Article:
By Peter Corbett / ADOT Communications
TUSAYAN – For a half century, Grand Canyon National Park Airport has been a landing and launching point for many of those visiting Arizona’s most popular tourist attraction.
And for the same half century the airport has been owned and operated by the state, first under the Arizona Department of Aeronautics and since 1974 under the Arizona Department of Transportation.
In 2016, Grand Canyon National Park Airport and its private air-tour operators served close to 325,000 passengers, making it one of the four busiest airports in Arizona.
Less than a decade after the Grand Canyon became a national park in 1919, pilots were taking off from dirt airstrips to ferry tourists over the mile-deep gorge. The current airport in Tusayan came nearly 50 years later. The 14,000-square-foot terminal, with an A-frame lobby and wood-burning fireplace, was dedicated in 1967.
Since then, Arizona’s only state-owned airport has been an essential hub for tourists.
The first airports around the Grand Canyon, including one on the current site, were little more than meadows with unpaved runways and windsocks. By the 1960s, the state and federal governments moved to build a modern airport at Grand Canyon 7 miles from the South Rim.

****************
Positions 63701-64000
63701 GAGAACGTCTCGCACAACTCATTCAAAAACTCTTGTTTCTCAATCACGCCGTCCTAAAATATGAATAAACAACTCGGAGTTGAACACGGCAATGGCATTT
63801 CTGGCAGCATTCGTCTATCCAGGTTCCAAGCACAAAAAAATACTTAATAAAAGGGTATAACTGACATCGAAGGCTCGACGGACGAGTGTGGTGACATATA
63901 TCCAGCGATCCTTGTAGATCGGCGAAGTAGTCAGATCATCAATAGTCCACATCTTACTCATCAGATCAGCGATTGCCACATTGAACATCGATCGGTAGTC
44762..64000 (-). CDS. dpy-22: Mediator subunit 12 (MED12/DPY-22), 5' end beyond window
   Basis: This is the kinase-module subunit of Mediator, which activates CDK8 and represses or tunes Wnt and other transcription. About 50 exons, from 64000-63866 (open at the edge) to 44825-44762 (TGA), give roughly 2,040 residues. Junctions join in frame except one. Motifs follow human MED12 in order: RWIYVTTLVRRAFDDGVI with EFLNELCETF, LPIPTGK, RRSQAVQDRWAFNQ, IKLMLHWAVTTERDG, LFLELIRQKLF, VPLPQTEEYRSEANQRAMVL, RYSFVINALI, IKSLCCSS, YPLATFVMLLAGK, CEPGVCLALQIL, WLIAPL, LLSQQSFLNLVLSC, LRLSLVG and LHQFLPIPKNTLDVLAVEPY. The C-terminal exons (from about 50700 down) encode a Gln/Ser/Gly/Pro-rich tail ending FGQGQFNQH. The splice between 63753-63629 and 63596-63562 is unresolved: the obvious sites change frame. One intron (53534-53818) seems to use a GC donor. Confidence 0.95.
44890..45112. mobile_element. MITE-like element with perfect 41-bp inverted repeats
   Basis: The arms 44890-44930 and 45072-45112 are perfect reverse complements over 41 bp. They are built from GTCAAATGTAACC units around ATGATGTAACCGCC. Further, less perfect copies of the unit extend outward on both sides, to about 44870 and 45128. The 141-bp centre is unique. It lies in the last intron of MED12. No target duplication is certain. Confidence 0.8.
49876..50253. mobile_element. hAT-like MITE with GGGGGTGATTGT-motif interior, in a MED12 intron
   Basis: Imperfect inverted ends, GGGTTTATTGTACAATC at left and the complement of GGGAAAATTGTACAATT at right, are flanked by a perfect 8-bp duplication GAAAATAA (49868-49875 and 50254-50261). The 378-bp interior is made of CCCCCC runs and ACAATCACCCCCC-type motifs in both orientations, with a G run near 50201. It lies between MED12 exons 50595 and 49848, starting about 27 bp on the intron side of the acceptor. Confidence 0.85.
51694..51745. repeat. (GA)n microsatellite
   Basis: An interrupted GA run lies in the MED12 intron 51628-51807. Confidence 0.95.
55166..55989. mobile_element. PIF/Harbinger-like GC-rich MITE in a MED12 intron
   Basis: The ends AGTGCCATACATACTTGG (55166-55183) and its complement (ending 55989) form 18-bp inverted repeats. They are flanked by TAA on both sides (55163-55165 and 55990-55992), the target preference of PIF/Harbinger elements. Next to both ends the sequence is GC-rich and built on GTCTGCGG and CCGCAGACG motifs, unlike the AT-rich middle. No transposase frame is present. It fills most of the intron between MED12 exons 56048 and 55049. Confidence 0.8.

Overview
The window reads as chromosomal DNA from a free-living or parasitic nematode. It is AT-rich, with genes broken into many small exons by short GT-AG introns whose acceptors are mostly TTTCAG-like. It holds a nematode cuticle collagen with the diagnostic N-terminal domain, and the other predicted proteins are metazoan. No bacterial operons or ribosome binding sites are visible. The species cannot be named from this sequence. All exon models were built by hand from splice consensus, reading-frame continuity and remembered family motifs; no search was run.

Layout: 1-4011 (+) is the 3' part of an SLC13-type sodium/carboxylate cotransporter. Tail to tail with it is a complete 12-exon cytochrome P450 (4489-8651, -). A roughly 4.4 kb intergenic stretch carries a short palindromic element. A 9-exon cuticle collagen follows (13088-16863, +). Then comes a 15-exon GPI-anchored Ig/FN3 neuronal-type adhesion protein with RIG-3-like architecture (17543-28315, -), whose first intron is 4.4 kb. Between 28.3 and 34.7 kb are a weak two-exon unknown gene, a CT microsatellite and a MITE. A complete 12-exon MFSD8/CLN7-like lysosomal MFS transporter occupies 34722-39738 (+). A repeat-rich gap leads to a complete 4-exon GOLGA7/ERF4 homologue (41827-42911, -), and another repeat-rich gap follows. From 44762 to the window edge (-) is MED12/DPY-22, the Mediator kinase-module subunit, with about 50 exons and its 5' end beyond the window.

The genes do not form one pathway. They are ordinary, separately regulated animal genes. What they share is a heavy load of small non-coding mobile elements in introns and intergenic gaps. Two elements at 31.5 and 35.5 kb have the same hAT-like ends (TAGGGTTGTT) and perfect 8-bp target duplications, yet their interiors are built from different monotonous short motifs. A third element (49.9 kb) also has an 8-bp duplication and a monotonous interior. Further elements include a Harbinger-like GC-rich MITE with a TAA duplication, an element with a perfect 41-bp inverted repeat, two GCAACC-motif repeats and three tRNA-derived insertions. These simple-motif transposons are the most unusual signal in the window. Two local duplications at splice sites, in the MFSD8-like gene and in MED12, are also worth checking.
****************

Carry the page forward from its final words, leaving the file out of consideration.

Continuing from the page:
That development was set in motion after a 1956 mid-air crash of commercial airliners over Grand Canyon that killed all 128 of the people aboard the planes. That disaster, which led to the creation of the Federal Aviation Administration, advanced the state’s interest in developing airports in Arizona.
Cities, counties and regional airport districts oversee most U.S. airports. Only a handful of states own and operate airports.
Because Tusayan wasn’t incorporated at the time, Arizona assumed the responsibility of operating Grand Canyon National Park Airport. Built on U.S. Forest Service land, the runway was completed in 1965, while the terminal was dedicated Oct. 20, 1967.
The airport property includes a fire station, employee housing, the main terminal and three private terminals for helicopter tours on land leased from the state. The fire station also houses snowplows to keep the runways clear, with firefighters doing double duty as plow operators. At an elevation of 6,609 feet, the airport receives between 50 and 100 inches of snow annually.
An FAA tower completed in 2003 controls air traffic at Grand Canyon. Federal rules set restrictions on flights over the national park.
The airport’s runway is generally limited to aircraft weighing less than 100,000 pounds, but other planes can seek waivers for special landing privileges. Air Force One has landed several times with visiting presidents, most recently in 2009.